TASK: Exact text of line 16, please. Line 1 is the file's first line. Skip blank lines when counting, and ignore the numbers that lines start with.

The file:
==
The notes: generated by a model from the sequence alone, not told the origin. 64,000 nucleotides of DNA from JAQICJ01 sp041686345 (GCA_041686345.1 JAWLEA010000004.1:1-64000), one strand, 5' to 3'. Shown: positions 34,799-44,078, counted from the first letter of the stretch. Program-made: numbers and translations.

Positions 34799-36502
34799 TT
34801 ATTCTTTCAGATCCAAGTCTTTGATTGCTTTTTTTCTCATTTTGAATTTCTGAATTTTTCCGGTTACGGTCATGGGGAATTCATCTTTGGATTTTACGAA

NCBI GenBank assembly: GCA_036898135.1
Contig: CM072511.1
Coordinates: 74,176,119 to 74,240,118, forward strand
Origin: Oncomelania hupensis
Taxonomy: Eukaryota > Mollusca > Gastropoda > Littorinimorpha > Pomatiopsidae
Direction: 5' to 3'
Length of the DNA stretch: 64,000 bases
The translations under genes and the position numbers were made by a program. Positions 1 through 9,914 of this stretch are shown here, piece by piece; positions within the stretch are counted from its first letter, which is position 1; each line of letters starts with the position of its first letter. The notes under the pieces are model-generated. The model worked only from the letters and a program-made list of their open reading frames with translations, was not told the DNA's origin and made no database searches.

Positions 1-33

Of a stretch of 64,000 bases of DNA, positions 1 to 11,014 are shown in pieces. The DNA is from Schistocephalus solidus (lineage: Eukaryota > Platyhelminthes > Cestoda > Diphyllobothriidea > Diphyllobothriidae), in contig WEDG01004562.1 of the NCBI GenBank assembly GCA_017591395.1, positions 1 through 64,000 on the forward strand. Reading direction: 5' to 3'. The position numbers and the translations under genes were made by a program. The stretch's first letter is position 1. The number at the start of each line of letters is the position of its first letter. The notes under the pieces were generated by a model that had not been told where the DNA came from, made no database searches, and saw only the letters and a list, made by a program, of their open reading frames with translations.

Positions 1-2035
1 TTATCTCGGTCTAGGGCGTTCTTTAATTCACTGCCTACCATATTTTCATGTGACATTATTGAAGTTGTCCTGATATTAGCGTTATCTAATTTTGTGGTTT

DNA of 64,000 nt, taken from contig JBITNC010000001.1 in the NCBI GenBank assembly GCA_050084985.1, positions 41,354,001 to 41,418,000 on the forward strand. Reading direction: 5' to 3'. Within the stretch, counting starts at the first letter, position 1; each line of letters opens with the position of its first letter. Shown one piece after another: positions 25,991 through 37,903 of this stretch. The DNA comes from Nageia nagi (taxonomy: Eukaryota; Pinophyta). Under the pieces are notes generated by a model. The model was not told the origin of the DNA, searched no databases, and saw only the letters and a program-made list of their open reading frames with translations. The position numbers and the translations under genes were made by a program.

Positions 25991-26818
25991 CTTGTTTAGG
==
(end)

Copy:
1 TTATCTCGGTCTAGGGCGTTCTTTAATTCACTGCCTACCATATTTTCATGTGACATTATTGAAGTTGTCCTGATATTAGCGTTATCTAATTTTGTGGTTT